In all, between the grants and a $4.2 million county bond, more than $10.8 million will be spent on the new system.

"The low-band paging system is antiquated," Maha said. "I don't know if you ever listen to some of these monitors that the firemen are carrying, but you can hardly hear them at times, especially on the outskirts of the county. We've been working on it for years and finally we got a revenue source through the state and NextTel to put toward this project."

The state grant of more than $5 million is coming through the Department of Homeland Security and the FCC is requiring NexTel to help pay for rebanding of 800 MHz systems where their communication system conflicts with emergency communication systems.

Still, the county will need to borrow $4.2 million to pay for the entire system.

"We've been working with a system for the last 22 years where we have limited coverage," said Steve Sharpe, director of emergency communications. "What we're trying to do is capitalize on the reconfiguration and the grant, combining all these funding resources together to build out a system that meets our public safety needs for our responders in the field.

"That's the end goal because this isn't just about the 800 MHz; it's also about VHF high band paging. We're trying to build a more reliable paging network for our responders, especially our fire and EMS folks. At the end of the day it's about life safety."

On Wednesday, the Ways and Means Committee passed a series of resolutions that authorize the county to proceed with the upgrades, from accepting the grants, to issuing the bands and approving a contract with Harris Corporation, out of Rochester, to build the new system.

A key factor behind the availability of Homeland Security funds for the project is the push to build a nationwide 800 Mhz channel that all responders can share regardless of jurisdiction or agency in an emergency.

Use of the inter-operable channel in Western New York is being held up, at least in part, by Genesee County, because the county is using the 800 MHz band specified for the channel.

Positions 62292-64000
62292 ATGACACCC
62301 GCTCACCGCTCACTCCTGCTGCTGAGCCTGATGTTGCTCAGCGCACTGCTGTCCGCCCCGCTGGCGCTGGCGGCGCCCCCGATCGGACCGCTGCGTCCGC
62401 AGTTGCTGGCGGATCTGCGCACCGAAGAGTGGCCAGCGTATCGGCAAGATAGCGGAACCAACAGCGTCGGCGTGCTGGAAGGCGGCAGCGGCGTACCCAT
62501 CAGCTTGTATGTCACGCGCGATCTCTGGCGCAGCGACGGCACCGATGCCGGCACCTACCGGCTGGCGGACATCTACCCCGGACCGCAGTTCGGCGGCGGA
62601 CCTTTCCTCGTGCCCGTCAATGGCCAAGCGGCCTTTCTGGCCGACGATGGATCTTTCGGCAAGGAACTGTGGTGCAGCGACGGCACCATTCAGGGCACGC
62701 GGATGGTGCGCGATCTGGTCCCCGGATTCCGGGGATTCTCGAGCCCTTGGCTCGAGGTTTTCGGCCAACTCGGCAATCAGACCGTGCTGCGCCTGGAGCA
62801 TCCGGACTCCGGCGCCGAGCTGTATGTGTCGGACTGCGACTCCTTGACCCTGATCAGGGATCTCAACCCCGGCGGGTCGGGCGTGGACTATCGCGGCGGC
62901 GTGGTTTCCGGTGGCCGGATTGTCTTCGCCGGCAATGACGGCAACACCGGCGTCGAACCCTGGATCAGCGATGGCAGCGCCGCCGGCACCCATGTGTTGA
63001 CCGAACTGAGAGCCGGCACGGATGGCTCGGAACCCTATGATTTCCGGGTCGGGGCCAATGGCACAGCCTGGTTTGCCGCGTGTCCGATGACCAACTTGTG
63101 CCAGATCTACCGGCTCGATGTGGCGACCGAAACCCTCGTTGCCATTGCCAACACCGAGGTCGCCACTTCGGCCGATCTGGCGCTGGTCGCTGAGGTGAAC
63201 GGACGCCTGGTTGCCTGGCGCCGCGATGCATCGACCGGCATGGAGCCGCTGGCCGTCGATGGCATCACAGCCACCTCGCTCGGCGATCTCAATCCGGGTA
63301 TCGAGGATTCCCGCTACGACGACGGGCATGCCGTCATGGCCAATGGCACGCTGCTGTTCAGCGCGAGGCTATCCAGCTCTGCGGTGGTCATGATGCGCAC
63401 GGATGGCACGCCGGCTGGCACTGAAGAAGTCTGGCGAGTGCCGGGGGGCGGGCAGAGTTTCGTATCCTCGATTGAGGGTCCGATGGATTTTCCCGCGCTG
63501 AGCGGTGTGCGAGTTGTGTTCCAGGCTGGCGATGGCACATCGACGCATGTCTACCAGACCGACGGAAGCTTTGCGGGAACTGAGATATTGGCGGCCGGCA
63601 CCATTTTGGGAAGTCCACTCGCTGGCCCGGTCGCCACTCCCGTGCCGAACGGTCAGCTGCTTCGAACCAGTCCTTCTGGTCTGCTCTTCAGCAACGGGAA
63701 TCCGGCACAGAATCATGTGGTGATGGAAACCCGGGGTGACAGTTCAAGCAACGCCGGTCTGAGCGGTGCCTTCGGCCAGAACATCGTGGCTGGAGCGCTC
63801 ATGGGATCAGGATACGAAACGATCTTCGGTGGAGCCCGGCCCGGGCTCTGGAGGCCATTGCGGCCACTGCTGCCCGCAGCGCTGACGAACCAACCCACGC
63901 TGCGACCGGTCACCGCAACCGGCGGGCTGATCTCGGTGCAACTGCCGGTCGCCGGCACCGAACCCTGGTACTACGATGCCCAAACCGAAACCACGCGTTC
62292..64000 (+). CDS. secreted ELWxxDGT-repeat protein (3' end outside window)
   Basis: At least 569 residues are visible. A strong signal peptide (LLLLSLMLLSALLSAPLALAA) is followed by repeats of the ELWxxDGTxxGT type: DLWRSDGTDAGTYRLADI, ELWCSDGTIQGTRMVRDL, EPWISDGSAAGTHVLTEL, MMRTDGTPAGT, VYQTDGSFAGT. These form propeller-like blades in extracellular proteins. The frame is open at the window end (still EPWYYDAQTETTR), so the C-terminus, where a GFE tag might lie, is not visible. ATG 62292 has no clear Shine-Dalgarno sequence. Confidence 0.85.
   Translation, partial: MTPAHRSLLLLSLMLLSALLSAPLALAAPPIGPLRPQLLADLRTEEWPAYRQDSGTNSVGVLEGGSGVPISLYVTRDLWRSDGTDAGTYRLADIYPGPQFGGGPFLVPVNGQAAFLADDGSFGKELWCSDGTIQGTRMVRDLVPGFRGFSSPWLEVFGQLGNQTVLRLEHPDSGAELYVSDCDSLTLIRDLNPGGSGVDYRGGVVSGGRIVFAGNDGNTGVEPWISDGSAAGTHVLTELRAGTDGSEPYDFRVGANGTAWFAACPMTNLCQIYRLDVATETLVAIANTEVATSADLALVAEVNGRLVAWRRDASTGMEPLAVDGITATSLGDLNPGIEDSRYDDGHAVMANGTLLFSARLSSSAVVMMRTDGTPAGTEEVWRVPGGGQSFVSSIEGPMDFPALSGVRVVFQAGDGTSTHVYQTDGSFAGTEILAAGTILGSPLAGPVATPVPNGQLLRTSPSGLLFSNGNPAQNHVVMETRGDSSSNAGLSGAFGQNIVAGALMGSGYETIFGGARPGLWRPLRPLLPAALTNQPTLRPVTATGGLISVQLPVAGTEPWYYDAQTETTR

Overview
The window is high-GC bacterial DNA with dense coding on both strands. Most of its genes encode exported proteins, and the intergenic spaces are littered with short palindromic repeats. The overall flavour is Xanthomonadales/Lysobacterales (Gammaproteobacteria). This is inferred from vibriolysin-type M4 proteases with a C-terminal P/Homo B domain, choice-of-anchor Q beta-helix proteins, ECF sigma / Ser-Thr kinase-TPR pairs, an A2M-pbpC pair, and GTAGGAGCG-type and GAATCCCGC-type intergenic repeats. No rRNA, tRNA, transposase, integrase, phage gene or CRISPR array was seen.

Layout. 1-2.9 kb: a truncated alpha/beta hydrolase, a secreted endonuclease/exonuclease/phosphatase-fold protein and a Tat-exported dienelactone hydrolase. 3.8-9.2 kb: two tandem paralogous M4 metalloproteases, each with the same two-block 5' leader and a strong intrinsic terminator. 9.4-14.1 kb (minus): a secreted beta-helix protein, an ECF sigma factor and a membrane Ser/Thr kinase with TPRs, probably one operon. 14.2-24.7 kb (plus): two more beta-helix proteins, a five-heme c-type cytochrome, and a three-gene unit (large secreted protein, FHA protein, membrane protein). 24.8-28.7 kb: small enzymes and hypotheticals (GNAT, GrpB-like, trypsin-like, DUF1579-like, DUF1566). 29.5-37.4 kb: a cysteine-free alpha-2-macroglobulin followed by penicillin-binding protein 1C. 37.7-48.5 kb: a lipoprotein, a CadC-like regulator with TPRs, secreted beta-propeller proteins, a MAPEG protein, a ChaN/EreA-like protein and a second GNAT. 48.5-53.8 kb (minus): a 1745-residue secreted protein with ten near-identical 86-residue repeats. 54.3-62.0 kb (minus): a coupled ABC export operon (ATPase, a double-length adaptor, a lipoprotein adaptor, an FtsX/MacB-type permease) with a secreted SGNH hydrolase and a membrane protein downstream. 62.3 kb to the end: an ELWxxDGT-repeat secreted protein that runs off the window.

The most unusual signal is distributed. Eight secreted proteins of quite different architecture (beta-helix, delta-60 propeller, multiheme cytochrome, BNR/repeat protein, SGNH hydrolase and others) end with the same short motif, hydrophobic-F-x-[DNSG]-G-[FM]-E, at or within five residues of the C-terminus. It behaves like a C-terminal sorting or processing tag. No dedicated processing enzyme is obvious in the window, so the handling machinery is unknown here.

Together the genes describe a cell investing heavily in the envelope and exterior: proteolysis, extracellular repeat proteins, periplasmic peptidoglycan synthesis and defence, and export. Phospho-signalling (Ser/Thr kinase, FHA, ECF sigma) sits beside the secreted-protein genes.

This project will move that portion of the county's emergency communication off that band to another band.

Part of the upgrade project is to build three new radio antenna towers in the county.

There are three now: Cedar Street (pictured), Pavilion and Pembroke. 

The Sheriff's Office is looking at potential new locations in Darien, Bergen and Alabama.

All of these changes of course, will effect the hundreds of county residents who regularly monitor scanner channels.

Residents with analog scanners will need to buy new scanners and have them programmed to the correct channels. 

Public use of scanners is a benefit to local law enforcement, Maha said, and the new system's ability to encrypt transmissions will be used only when necessary.

"We will have encryption available, but it's not our intent to be on encryption all the time," Maha said. "There may be times when we need to go on encryption, but people out there who have scanners will be able to continue listening to the day-to-day activities."

People with scanners, Maha said, help solve crimes.

"We're few and far between out there," Maha said. "We need all the eyes we can possibly have. If we have a bank robbery, we put that information out over the air so some citizen down the road may see the vehicle we want and can call 9-1-1. It's a benefit to us to have the people out there watching. They're our eyes and ears out there."

Monday, April 15, 2013 at 10:25 pm

Deputies handle more felony cases in first quarter of 2013, Sheriff reports

post by Howard B. Owens in crime, Sheriff's Office

In the first quarter of 2013, felony investigations in Genesee County have increased 71 percent over the same period in 2012, according to Sheriff Gary Maha.

Maha delivered a report today to the Legislature's Public Service Committee.

The increase (52 cases up to 89) seems to be the result of more burglary and grand larceny reports.

There have also been more sex-related criminal reports.

For the office of investigations, there's also been a significant increase in pistol license background checks.

For the Local Drug Enforcement Task Force, the most prevalent drugs seen locally are cocaine and marijuana, but there has also been an ongoing increase in the possession and sale of prescription medications, particular hydrocodone and OxyContin.

For road patrol, deputies responded to 7,032 incidents during the quarter. That's a 10-percent hike over 2012.

However, 9-1-1 calls dropped 11 percent year-over-year to 6,033.

Non-9-1-1 calls are up 10 percent to 30,472.

At the same time, the jail population has dropped from an average of 76 inmates to 72, though the female population has increased from 12 to 15.

The Sheriff expects the Commission of Correction to recommend adding seven corrections officers (which includes two supervisor positions).

More female inmates, since they must be housed at facilities in neighboring counties, could add $150,000 in expenses.

Genesee Justice currently has a caseload of 594. There were 203 new case files opened in the first quarter, compared to 214 a year ago.

The Child Advocacy Center handled 65 new cases, compared to 57 a year ago.